The government has outlined plans to put the community at the heart of policing reforms and licensing decisions
Home secretary Theresa May has unveiled plans to end the era of ‘top-down bureaucracy’ and make police more accountable for their actions.
The new Police Reform and Social Responsibility Bill promises to rebalance the Licensing Act to give us, the public, greater influence over policies to tackle crime and disorder.
The home secretary said: ‘These new measures will place the public back at the heart of our drive to cut crime, giving them a say in how their local are is policed by electing a Police and Crime Commissioner, and strengthening the powers that police and councils need to tackle crime and disorder at a local level.’
The bill also delivers on the government’s commitment to ban potentially harmful legal highs on a temporary basis for 12 months.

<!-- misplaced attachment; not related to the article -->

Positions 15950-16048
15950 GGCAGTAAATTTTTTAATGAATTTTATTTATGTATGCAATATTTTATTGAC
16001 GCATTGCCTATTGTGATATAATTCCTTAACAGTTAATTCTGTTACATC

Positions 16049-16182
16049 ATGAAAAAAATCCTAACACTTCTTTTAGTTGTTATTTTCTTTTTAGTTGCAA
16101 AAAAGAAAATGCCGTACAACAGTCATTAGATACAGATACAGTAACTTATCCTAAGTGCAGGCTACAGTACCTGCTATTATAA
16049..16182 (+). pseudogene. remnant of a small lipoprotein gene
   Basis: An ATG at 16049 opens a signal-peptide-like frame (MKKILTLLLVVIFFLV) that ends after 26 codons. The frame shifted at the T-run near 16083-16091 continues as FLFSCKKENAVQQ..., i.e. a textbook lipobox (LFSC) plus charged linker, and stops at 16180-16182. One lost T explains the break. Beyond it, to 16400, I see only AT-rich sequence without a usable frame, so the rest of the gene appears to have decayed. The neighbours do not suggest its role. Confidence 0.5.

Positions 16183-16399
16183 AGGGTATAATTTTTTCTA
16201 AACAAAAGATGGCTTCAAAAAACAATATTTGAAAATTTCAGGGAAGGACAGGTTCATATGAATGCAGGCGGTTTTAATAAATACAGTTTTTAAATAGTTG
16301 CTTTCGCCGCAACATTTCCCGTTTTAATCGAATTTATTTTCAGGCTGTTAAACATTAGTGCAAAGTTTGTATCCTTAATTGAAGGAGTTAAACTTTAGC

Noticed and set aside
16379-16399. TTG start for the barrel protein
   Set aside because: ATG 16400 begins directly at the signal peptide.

The government plan to introduce a public election of new police and crime commissioners from May 2012. This is supposed to give communities and local authorities greater control over alcohol licensing and a stronger local influence on licensing decisions.
May added: ‘I am determined to give the public, the police and councils the powers they need to deal with the issues that blight too many of our communities.’
A Home Office spokesperson told Marie Claire: ‘These proposals will give people a say in how their local area is policed and place them at the heart of local licensing decisions. It gives people the power to make their pub and local high street a place they want to visit.”
She added, ‘It’s time that local communities are put in charge and allowed to reclaim our high streets for sensible law-abiding drinkers.’
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